Mons Rümker

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Mons Rümker
Named for Karl L. C. Rümker
Mons Rümker Apollo 15.jpg
View of Mons Rümker from Apollo 15
Highest point
Elevation1.3 km (0.81 mi) 4,265 ft (1,300 m)
ListingLunar mountains
Coordinates40°48′N 58°06′W / 40.8°N 58.1°W / 40.8; -58.1
English translationRümker Mountain
Language of nameLatin
LocationNear side of the Moon
Mountain typeLunar dome

Mons Rümker is an isolated volcanic formation that is located in the northwest part of the Moon's near side, at selenographic coordinates 40.8° N, 58.1° W. The feature forms a large, elevated mound in the northern part of the Oceanus Procellarum.[1] The mound has a diameter of 70 kilometres, and climbs to a maximum elevation of about 1,300 metres above the surrounding plain.[1] It was named after Karl L. C. Rümker.

Mons Rümker has a concentration of 22 lunar domes—rounded bulges across the top, some of which contain a small craterlet at the peak. These are wide, circular features with a gentle slope rising in elevation a few hundred meters to the midpoint.[1] Lunar domes are similar to shield volcanoes, and are the result of lava erupting from localized vents followed by relatively slow cooling.[2]

Mons Rümker is surrounded by a scarp that separates it from the adjacent mare. The plateau rises to an altitude of 900 m in the west, 1,100 m in the south and 650 m in the east. The surface of Mons Rümker is relatively uniform, with a strong spectroscopic signature of lunar mare material. The estimated volume of lava extruded to create this feature is 1,800 km3.[3]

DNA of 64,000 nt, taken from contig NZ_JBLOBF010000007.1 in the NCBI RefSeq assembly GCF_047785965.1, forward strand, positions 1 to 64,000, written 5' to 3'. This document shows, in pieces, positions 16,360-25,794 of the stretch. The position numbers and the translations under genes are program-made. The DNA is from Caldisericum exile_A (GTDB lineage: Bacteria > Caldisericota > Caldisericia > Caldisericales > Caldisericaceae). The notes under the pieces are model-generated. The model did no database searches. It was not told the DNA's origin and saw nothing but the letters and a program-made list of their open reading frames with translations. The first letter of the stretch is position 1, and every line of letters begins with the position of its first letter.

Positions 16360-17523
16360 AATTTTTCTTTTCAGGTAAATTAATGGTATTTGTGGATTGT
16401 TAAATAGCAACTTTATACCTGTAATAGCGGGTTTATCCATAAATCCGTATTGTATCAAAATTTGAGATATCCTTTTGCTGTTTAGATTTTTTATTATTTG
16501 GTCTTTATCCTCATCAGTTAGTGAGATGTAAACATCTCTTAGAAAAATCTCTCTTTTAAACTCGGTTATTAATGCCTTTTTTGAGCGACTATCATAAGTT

A young lava plain to the northeast from Mons Rümker was the landing site of the Chang'e 5 mission.

See also[edit]


  1. ^ a b c Zhao, Jiannan; Xiao, Long; Qiao, Le; Glotch, Timothy D.; Huang, Qian (June 27, 2017). "The Mons Rümker volcanic complex of the Moon: A candidate landing site for the Chang'E-5 mission". Journal of Geophysical Research: Planets. 122 (7): 1419–1442. Bibcode:2017JGRE..122.1419Z. doi:10.1002/2016je005247. ISSN 2169-9097.
  2. ^ "A Little Guide to Lunar Domes - Sky & Telescope". Sky & Telescope. 2016-09-07. Retrieved 2018-08-16.
  3. ^ Wöhler, C.; Lena, R.; Pau, K. C. (March 12–16, 2007). "The Lunar Dome Complex Mons Rümker: Morphometry, Rheology, and Mode of Emplacement" (PDF). Proceedings Lunar and Planetary Science XXXVIII. League City, Texas: Dordrecht, D. Reidel Publishing Co. Retrieved 10 March 2017.

Coordinates: 40°48′N 58°06′W / 40.800°N 58.100°W / 40.800; -58.100